We were lucky to catch up with Raymond Allen recently and have shared our conversation below.
Alright, Raymond thanks for taking the time to share your stories and insights with us today. What do you think matters most in terms of achieving success?
It takes determination and a lot of hustle to be a full-time artist. It’s one thing to be an artist, it is another to be a paid artist. I was told for years by family and friends to share and sell my work; however, I didn’t see what they saw in me and my work. We have all heard, you are your biggest critic, and it holds true. I didn’t think my work was anything special, or at least not good enough to sale. I eventually took the leap. and although my first works weren’t the best or most popular, slowly but surely, I found what works for me. Four years later, I am going strong and, in my opinion, putting out consistent and beautiful works of art. It all comes down to sticking with it through the thick and thin and always move forward.
Great, appreciate you sharing that with us. Before we ask you to share more of your insights, can you take a moment to introduce yourself and how you got to where you are today to our readers
Hi, I’m Ray, and I currently reside in San Antonio, TX with my wife and daughter. I’ve been an artist of some sort from the beginning. As a young boy, I loved to draw and sketch, typically cartoons or animals I found interesting. However, I never thought for a moment that I would become a full-time artist in my mid 30s. I often get asked if I attended art school, and though I do have a couple of college years under my belt they were not in the pursuit of an art degree. Later in life, I began utilizing power tools for various reasons, especially those in the wood-working world – typical home projects and weekend warrior pursuits. I went on to owning a business as a contractor for a short stint. I even built a tiny house from scratch using an old city bus. To put it simply, I have always had a DIY approach to most things in life. My work and building experience are what eventually drove me to using wood for my art. I love how versatile, textural and beautiful woods are naturally, and it makes for beautiful art as is or transformed. Mixed media on wood make up the bulk of my work; digital art is something new for me, but a form of art I have quickly grown to love as well. What I have learned about myself is that I am in love with the process of creating something. The product itself for me has less meaning than the time and thought that went into it. In its own way my work is like therapy for the mind and spirit.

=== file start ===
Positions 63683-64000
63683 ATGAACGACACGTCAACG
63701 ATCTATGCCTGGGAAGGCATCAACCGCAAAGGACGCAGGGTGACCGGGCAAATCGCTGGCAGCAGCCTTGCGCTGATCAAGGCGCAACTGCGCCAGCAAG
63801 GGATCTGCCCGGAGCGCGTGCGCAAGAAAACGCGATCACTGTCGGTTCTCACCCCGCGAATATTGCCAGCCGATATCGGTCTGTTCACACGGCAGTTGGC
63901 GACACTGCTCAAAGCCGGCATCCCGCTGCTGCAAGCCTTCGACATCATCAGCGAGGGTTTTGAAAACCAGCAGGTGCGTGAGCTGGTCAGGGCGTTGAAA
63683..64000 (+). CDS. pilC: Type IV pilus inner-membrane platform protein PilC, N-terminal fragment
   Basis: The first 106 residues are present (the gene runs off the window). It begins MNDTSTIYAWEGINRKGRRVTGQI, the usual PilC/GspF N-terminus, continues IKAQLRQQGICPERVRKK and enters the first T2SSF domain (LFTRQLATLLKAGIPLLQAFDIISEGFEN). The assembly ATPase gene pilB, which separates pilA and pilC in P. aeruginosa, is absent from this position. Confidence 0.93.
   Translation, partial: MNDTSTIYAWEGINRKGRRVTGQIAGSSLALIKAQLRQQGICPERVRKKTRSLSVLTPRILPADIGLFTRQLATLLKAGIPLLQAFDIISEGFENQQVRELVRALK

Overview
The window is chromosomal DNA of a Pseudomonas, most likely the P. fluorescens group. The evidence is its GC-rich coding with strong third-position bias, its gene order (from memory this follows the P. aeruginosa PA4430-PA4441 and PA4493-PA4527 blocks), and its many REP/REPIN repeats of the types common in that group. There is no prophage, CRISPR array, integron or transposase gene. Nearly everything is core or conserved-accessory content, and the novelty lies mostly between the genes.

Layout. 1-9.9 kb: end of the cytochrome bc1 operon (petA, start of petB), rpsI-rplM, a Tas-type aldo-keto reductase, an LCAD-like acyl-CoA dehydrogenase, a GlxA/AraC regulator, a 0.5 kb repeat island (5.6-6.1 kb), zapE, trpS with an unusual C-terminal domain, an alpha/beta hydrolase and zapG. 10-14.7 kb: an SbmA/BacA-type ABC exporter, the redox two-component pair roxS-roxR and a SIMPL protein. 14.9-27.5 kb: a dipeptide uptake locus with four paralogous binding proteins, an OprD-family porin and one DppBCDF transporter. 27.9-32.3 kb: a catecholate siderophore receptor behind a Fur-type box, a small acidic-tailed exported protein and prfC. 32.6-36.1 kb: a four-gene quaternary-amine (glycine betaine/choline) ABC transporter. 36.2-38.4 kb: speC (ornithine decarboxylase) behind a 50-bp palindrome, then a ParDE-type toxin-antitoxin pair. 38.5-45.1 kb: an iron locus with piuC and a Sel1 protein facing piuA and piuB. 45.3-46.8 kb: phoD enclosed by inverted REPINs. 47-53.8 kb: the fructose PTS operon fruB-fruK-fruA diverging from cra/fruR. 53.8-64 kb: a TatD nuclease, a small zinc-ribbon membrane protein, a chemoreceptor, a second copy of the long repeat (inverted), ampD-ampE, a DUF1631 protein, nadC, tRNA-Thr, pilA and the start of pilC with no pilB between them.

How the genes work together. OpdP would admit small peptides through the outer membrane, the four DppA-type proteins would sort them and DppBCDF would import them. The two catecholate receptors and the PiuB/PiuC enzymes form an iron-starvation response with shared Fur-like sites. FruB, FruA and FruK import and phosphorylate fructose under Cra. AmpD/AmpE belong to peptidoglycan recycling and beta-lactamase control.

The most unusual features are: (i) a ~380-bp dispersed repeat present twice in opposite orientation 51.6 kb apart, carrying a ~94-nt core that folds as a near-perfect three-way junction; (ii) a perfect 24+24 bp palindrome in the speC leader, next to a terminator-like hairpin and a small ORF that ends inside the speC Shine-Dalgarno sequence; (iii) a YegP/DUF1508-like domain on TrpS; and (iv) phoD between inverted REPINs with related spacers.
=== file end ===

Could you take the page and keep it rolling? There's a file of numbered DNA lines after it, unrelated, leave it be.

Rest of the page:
Have you ever had to pivot?
I have had a few jobs that lead up to this point in my life. I worked in advertising for 10 years, and not the exciting advertising people tend to envision. This was the boring, newspaper ads kind of advertising. From there, I worked several blue-collar jobs, such as cable installation, a short stint as a turbine mechanic, I even owned my on contracting business. All of them paid well, some very well, but they fell short making me happy. I wanted to do something that I love, and that’s why I am doing what I do today. When you realize how much of your life is spent working, that should put things into perspective.
What’s the most rewarding aspect of being a creative in your experience?
What I find the most rewarding, is working directly with my patrons. Commissions get a mixed response from artist. Some artists love them, others rather stay as far away as possible, because they can come with complications. I love that people reach out to me and want me to create something special for them. It’s an honor and my pleasure to create unique 1 of a kind works for my clients, and that they trust me to do so.
- Website: https://www.rayallencreations.art/
- Instagram: rayallencreations